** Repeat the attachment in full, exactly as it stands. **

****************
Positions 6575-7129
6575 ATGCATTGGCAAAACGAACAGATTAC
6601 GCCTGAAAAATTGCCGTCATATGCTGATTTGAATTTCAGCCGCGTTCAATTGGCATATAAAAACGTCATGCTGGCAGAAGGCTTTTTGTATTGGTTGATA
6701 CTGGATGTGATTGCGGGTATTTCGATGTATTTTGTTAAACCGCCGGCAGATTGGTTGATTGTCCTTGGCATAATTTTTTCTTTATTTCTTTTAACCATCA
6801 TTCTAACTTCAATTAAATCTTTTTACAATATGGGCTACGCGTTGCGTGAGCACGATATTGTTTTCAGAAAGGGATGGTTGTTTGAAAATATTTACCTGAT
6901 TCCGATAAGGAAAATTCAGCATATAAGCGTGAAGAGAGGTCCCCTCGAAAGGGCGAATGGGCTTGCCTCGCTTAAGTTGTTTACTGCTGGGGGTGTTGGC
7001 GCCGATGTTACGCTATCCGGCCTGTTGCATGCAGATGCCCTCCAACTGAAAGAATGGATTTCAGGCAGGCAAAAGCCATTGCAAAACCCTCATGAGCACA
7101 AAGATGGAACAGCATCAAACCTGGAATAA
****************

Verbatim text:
Positions 6575-7129
6575 ATGCATTGGCAAAACGAACAGATTAC
6601 GCCTGAAAAATTGCCGTCATATGCTGATTTGAATTTCAGCCGCGTTCAATTGGCATATAAAAACGTCATGCTGGCAGAAGGCTTTTTGTATTGGTTGATA
6701 CTGGATGTGATTGCGGGTATTTCGATGTATTTTGTTAAACCGCCGGCAGATTGGTTGATTGTCCTTGGCATAATTTTTTCTTTATTTCTTTTAACCATCA
6801 TTCTAACTTCAATTAAATCTTTTTACAATATGGGCTACGCGTTGCGTGAGCACGATATTGTTTTCAGAAAGGGATGGTTGTTTGAAAATATTTACCTGAT
6901 TCCGATAAGGAAAATTCAGCATATAAGCGTGAAGAGAGGTCCCCTCGAAAGGGCGAATGGGCTTGCCTCGCTTAAGTTGTTTACTGCTGGGGGTGTTGGC
7001 GCCGATGTTACGCTATCCGGCCTGTTGCATGCAGATGCCCTCCAACTGAAAGAATGGATTTCAGGCAGGCAAAAGCCATTGCAAAACCCTCATGAGCACA
7101 AAGATGGAACAGCATCAAACCTGGAATAA